Maybe that's the thought process Kellogg's CEO Gary Pilnick was going with when he unintentionally sparked some serious backlash. Pilnick was interviewed by CNBC's "Squawk on the Street" discussing the cereal giant's new commercial featuring Tony the Tiger. The commercial itself isn't really the problem. It features a mom holding a box of cereal with kids excitedly awaiting their cereal for dinner chanting along with Tony the Tiger's call to eat the sweet meal.

The backlash came followeing Pilnick's comments about why his company felt the need to create a commercial advocating families eating cereal for diner.

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We all know that Americans pay more for healthcare than every other country in the world. But how much more?

According an American expatriate who shared the story of his ER visit in a Taiwanese hospital, Americans are being taken to the cleaners when we go to the doctor. We live in a country that claims to be the greatest in the world, but where an emergency trip to the hospital can easily bankrupt someone.

Kevin Bozeat had that fact in mind when he fell ill while living in Taiwan and needed to go to the hospital. He didn't have insurance and he had no idea how much it was going to cost him. He shared the experience in a now-viral Facebook post he called "The Horrors of Socialized Medicine: A first hand experience."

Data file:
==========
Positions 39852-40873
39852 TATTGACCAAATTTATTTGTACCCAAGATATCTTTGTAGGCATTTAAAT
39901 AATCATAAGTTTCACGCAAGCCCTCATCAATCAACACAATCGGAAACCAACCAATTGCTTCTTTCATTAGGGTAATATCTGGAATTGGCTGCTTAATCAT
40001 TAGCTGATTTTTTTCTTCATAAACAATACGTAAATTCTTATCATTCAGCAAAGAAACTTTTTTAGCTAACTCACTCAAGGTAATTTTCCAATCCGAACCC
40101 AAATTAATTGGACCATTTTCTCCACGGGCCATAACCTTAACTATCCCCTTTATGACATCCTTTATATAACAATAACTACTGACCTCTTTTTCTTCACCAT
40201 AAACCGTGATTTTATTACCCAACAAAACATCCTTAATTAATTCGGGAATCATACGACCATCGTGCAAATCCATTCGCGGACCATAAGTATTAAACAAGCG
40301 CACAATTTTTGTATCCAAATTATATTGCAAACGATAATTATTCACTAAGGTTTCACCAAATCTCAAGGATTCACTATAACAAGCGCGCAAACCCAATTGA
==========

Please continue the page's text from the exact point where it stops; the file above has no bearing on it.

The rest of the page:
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Pop Culture

Monica Lewinsky reclaims the office power suit in new voting campaign

The activist teamed with apparel brand Reformation to combat voter frustration in a fabulous way.

Lewinsky partnered with Reformation for their "You've Got The Power" voting campaign

Monica Lewinsky knows a thing or two about reinvention.

The former White House intern became the source of media obsession after her affair with former President Bill Clinton become public. It solidified her place in history against her will, but through her actions since, Lewinsky has transformed her public persona into a feminist icon and champion of a powerful anti-bullying campaign.

Now, the 50-year-old Lewinsky is lending her household name to sustainable fashion brand Reformation and Vote.org in hopes to encourage people to vote this year.
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Pop Culture

Don't worry, Wendy's isn't raising prices during the busiest times. But changes are coming.